The talk of picking engine to put in any brand off truck has been common in heavy trucks forever. IMHO, a great improvement in TV market would be for the manufacturers to sell glider kit or complete trucks without engines, so a guy that spent all the money to buy a truck with half million mile engine can use the engine for it's lifespan. And to give you a reason I think this is good idea, I bought a '76 Pete with a 1693 Cat. Records on the engine showed that was the 3rd truck. 1) No manufacturer is going to purposely cut out a big part of the cost of a truck...including the associated profits. I thought the OP was discussing a better world. But you are right, as long as people are willing to throw half the engine life away when they replace a pickup the manufacturer is happy to sell. 2) The days of simple mechanical diesels are long gone. Over 20yrs (typical life of a truck), the technology is likely to be wildly different and limiting the chassie so it can plug and play with a 20yr old engine would be a huge hassle and likely to run up against emissions and other regulatory issues. I have looked at heavy trucks for over 50 years, seen changes in patterns. I remember ads in industry magazines from early '70s International selling Glider Kits (Steering axle, frame and cab) set up for 427 GMC spark plug motor. (Last 427 I worked was in '71 Diamond Rio) Back then, if you took good care of engine and drive train, the numbers often worked to upgrade at parts counter than (GK) instead of show room. Then the oil embargo forced major changes in engines. (Friend replaced his 8V71 that needed overhaul with 6V92 in his old cabover IHC. Said by the time he changed oil 3rd time had saved enough fuel to pay the difference) At the same time, laws changed so GK stopped selling. But over the last 15 years, emission regulations change, some are buy GKs and running older engines, (3406E out of my last truck, '95 Pete, is in 2019 Western Star) And how many people on this site have bought new pickup, with all the whiz-bang tech, had problems and been told the best solution is to delete the emission control system? Nobody will admit that for a very large percentage of RVers a better available option would of been buy gasoline powered where the emission system problems have been worked out to the point we have both more power and better economy than pre emission standard levels. A perfect world, another option would be use the last half of the life of the engine out of the truck that has started to nickel/dime you. Then you have the PR issues when people take photos of the new 2022 Brand X truck broken down on the side of the road because someone mucked up the engine install. Sorry, but I assume most people/shops that would take on the job of building a truck out of a pickup glider kit would be able to do a quality job. And would that PR be that much worse than multi-thousand dollar engine repair right after warrantee ends? Honestly, if you are OK with outdated technology, you can keep chassie and engine going for 40yrs...but after a point, it doesn't make much sense. If I could prove it, I would bet that a very large percentage of people don't much care about tech of engine as long as it does a good job, compared to the number that demand all of what I call FREDs in the cab.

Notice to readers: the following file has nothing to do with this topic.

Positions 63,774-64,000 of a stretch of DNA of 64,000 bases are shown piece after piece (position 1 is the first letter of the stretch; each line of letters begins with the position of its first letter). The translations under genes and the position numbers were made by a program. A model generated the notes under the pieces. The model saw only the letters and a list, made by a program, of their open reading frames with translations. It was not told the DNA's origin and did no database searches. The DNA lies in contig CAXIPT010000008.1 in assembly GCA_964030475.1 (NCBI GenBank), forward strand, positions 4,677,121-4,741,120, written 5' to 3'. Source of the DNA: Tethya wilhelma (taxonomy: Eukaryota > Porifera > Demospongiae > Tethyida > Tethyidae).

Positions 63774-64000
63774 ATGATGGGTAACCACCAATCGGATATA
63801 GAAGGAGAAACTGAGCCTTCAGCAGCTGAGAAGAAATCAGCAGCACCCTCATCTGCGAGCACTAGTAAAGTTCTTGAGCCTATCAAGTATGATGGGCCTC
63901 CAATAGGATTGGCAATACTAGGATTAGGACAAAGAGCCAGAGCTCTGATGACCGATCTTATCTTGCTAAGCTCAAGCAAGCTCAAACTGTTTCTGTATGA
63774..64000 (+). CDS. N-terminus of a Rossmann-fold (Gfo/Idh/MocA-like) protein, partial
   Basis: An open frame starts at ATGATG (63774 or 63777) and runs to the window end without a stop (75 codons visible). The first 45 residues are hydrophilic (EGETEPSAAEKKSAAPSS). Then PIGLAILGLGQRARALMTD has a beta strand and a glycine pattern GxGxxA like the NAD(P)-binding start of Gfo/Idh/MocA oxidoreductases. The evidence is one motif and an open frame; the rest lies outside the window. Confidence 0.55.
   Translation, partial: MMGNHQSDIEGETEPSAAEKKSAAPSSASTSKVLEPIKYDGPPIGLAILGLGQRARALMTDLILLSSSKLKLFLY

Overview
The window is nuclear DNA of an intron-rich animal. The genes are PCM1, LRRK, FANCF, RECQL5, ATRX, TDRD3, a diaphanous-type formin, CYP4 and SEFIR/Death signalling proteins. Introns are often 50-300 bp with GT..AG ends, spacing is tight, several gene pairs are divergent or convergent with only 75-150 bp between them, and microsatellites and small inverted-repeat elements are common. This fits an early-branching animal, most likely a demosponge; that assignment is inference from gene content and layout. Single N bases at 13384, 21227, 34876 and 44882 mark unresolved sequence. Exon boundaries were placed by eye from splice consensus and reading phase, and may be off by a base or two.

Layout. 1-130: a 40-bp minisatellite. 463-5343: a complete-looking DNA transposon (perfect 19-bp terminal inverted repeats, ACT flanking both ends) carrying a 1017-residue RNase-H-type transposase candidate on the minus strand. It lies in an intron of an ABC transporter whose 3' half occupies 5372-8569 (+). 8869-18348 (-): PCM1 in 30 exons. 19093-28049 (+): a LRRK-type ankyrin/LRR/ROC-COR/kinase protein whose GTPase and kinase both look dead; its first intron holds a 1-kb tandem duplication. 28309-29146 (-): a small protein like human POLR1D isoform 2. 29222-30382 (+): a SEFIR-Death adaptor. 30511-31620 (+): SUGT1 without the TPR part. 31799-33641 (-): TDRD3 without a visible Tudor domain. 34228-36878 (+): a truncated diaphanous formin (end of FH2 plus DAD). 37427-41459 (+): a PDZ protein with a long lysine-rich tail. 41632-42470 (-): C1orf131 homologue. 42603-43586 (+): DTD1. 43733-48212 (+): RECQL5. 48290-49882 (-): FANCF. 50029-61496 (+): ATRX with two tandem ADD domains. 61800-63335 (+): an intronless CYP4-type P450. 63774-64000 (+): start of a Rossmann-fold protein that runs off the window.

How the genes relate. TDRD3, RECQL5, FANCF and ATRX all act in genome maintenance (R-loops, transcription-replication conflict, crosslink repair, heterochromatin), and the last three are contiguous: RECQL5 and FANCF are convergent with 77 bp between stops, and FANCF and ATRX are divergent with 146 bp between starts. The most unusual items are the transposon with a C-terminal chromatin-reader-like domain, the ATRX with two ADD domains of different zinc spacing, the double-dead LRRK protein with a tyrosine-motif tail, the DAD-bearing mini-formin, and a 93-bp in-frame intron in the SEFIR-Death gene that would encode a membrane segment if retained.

JRscooby 01/15/22 06:13am Tow Vehicles
RE: Calculated MPG

“ Most fuel gauges are nearly useless even the ones that I carefully calibrated, the tank shapes just make it that way.” Interesting statement…. Maybe applies to antique vehicles? Remember hearing "Today's space launch has been postponed because of problems with the fuel volume sensors"? After I heard that a few times I thought with all the money they have to spend, and they can't trust their fuel gauge I will not be embarrassed to stick a old CB antenna in mine. From the time it was new, my pickup will drive much farther from fill-up to 3/4 than from 1/2 to 1/4.
JRscooby 01/14/22 01:50pm General RVing Issues
RE: Calculated MPG

I check it every now and then. No need in adding more stuff to do, especially on a trip. People already take too long after filling up! Most of my life I have recorded all expenses on my work vehicles, but at the pump I only note the mileage on receipt. Vehicles that I don't use for work, mostly not that critical. Some, just put $2-3 in every time I use. My currant pickup, I rarely fill, but mark gallons every time I put in, then total when I do. IMHO, knowing change in fuel consumption is pretty important.
JRscooby 01/14/22 07:20am General RVing Issues
RE: The world of tow vehicles would be a better place if